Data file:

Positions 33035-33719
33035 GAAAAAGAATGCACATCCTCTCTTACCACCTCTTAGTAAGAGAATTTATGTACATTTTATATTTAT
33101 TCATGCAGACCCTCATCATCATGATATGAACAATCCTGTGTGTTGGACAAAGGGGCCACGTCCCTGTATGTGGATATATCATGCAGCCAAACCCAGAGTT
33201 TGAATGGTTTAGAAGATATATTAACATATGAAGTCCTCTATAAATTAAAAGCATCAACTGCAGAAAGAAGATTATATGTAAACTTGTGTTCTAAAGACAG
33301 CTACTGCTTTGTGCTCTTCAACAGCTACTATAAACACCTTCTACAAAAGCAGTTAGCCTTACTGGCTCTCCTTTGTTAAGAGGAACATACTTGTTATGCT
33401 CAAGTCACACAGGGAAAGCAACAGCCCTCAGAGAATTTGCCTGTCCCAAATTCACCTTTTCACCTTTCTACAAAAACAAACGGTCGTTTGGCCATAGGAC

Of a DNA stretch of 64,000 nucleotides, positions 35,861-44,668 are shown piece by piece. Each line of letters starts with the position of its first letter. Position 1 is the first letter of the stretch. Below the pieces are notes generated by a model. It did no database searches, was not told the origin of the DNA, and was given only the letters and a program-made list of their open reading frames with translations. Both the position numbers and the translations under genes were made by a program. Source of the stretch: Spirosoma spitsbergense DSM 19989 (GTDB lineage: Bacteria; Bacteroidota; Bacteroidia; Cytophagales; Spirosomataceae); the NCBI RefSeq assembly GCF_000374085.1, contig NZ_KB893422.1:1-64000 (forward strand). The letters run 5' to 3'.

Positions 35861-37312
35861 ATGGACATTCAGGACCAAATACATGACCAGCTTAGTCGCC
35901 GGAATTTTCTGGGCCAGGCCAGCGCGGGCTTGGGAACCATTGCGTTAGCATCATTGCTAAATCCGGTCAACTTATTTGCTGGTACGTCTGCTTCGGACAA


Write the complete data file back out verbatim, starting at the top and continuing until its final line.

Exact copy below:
Positions 33035-33719
33035 GAAAAAGAATGCACATCCTCTCTTACCACCTCTTAGTAAGAGAATTTATGTACATTTTATATTTAT
33101 TCATGCAGACCCTCATCATCATGATATGAACAATCCTGTGTGTTGGACAAAGGGGCCACGTCCCTGTATGTGGATATATCATGCAGCCAAACCCAGAGTT
33201 TGAATGGTTTAGAAGATATATTAACATATGAAGTCCTCTATAAATTAAAAGCATCAACTGCAGAAAGAAGATTATATGTAAACTTGTGTTCTAAAGACAG
33301 CTACTGCTTTGTGCTCTTCAACAGCTACTATAAACACCTTCTACAAAAGCAGTTAGCCTTACTGGCTCTCCTTTGTTAAGAGGAACATACTTGTTATGCT
33401 CAAGTCACACAGGGAAAGCAACAGCCCTCAGAGAATTTGCCTGTCCCAAATTCACCTTTTCACCTTTCTACAAAAACAAACGGTCGTTTGGCCATAGGAC

Of a DNA stretch of 64,000 nucleotides, positions 35,861-44,668 are shown piece by piece. Each line of letters starts with the position of its first letter. Position 1 is the first letter of the stretch. Below the pieces are notes generated by a model. It did no database searches, was not told the origin of the DNA, and was given only the letters and a program-made list of their open reading frames with translations. Both the position numbers and the translations under genes were made by a program. Source of the stretch: Spirosoma spitsbergense DSM 19989 (GTDB lineage: Bacteria; Bacteroidota; Bacteroidia; Cytophagales; Spirosomataceae); the NCBI RefSeq assembly GCF_000374085.1, contig NZ_KB893422.1:1-64000 (forward strand). The letters run 5' to 3'.

Positions 35861-37312
35861 ATGGACATTCAGGACCAAATACATGACCAGCTTAGTCGCC
35901 GGAATTTTCTGGGCCAGGCCAGCGCGGGCTTGGGAACCATTGCGTTAGCATCATTGCTAAATCCGGTCAACTTATTTGCTGGTACGTCTGCTTCGGACAA